While this could be key during a war, the even more concerning thought is: if the bombs miss the target, what would they hit? In the case of the Falklands Islands, Port Stanley airfield was rather close to the town of Port Stanley. Therefore, without GPS or Galileo, while it is possible to perform nearly all of the same duties, it becomes considerably harder for most of the Airforce & Navy’s precision munitions to work, which means more will be required to do the same job and the others will miss with all the side effects that may have. During the Yugoslavian conflict, the US managed to accidentally bomb the Chinese Embassy; before accurate navigation & friend & foe identification were available, friendly fire incidents were depressingly common. Without access to a Satellite Navigation system, the risk of both of these occurring would increase. How much by may be the million pound question, but how expensive are the lives of civilians & allied servicemen?
Less pivotal for national security, but equally key in the post-Brexit world, a UK satellite navigation network would be a massive soft power tool, which would enable the UK to offer navigational independence to smaller nations which would otherwise not be able to access such technology. It would represent the original idea of the Commonwealth: A forum where a number of smaller nations, weak on their own, could pool their resources and affect the world. While the term “Pooled Sovereignty” is a clear contradiction in terms, “Pooled Power” is not; neither are “Co-operation” and “Mutual Independence”.
And that is before we consider the risks to British & neutral shipping; who would now be in a potential war zone with poor navigation. For long-distance sailors, this could easily create navigational errors and longer voyages, cutting into food reserves. For commercial shipping, the risk could be leaving the shipping lane, taking the wrong course and arriving late and having steamed further. This would increase the overall cost; as would the extra navigation training crew members would need to undergo.
Understandably, the UK has decided that they do not wish to be reliant on either the US or EU’s military spec defence navigation system. Other nations have similar issues but cannot afford to do so. For the UK it is a matter of national security and so May is happy to pay whatever is necessary to ensure it created. “Whatever is Necessary” is something between £2-£5 billion; and the government hopes to get their £1.2bn contribution back from the EU, reducing the costs to £0.8-3.8bn; which is somewhat more affordable.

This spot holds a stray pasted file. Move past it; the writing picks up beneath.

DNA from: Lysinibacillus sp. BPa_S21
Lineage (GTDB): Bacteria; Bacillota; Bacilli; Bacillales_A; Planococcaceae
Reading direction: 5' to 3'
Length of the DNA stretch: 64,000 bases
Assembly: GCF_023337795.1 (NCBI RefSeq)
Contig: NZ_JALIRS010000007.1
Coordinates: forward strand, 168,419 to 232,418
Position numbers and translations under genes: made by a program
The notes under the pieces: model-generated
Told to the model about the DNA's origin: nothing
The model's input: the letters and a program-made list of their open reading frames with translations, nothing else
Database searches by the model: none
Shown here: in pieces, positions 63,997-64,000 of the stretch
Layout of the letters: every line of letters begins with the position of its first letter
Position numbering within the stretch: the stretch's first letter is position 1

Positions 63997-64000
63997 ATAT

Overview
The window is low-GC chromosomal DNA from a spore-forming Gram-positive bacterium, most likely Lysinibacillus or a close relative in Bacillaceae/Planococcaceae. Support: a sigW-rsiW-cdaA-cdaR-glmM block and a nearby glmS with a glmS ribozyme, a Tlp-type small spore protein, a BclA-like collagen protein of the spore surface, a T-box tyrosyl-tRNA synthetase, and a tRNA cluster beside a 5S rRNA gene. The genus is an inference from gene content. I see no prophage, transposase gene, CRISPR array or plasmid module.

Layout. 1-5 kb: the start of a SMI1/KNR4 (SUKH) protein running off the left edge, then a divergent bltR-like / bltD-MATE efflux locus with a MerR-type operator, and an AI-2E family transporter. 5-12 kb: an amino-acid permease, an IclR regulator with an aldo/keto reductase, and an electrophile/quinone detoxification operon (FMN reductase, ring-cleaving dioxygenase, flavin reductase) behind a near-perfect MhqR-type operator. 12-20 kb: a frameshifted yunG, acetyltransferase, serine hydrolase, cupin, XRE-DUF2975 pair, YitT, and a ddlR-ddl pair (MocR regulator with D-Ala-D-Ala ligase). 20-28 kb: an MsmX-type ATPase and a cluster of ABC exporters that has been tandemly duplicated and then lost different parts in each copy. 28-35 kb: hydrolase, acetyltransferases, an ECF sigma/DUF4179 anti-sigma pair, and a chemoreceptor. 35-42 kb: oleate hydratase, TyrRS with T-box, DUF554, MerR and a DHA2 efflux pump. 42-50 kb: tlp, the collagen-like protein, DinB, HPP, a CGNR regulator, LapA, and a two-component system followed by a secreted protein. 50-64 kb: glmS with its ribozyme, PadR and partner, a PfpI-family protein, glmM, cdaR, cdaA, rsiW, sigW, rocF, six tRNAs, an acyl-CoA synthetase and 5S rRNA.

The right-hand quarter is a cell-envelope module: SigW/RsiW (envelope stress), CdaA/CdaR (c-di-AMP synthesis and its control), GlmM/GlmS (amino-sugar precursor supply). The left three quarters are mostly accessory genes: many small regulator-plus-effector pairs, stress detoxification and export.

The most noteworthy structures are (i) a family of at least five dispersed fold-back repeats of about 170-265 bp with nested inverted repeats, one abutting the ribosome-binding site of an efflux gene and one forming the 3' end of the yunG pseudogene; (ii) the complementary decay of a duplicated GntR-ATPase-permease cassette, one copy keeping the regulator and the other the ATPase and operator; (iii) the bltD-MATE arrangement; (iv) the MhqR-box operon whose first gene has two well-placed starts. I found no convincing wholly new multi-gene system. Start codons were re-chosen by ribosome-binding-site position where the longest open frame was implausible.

Space, is, however, rather cramped and the world cannot continue to send up satellites all the time, even if all the nations who would like to have or operate such systems could afford them – which they clearly cannot. Therefore, we at the CRCC have proposed a number of solutions:
- Create a joint-CANZUK satellite navigation network
- Create a CANZUK & key ally navigation network (like CANZUK, Kenya, South Africa, Brazil, Singapore, Israel, & Chile)
- Combine a new satellite navigation system with India’s regional IRNSS, which is also known as Navic, a Sanskrit word for ‘sailor’
The wider the network, the greater the knowledge available to the UK and its allies is. However, it also raises risks to secrecy. In any of the three options, a name must be developed for the new ‘Sat Nav’ network.
Personally, I think Cook would be the best name as he: was British; Expertly charted the St Laurence and Maritime Canada and explored New Zealand & Australia. In short, Cook is a well-known explorer to all four CANZUK nations, which would be the backbone of any Commonwealth satellite network. Apart from a predictable ‘alphabet soup’ acronym, the term Cook or ‘Cook Satellite Navigation Network’ (CSNN) would have no competitor for naming which is as effective. Captain Cook was a brave man, who saved many lives through the attention to detail he had throughout his service in the Royal Navy. Further, just as his charts enabled mariners to identify precisely where they were in the decades or even centuries, after his surveys were completed, the Cook SNN would assist the next generation of navigators.
Having decided that a new British & key allied nations satellite navigation system is useful and indeed required, in the second part of the series, we will see if the UK & any combined allies have the ability to launch such a constellation of satellites into space and maintain such a system.
Picture courtesy of Surrey Satellite Technology Ltd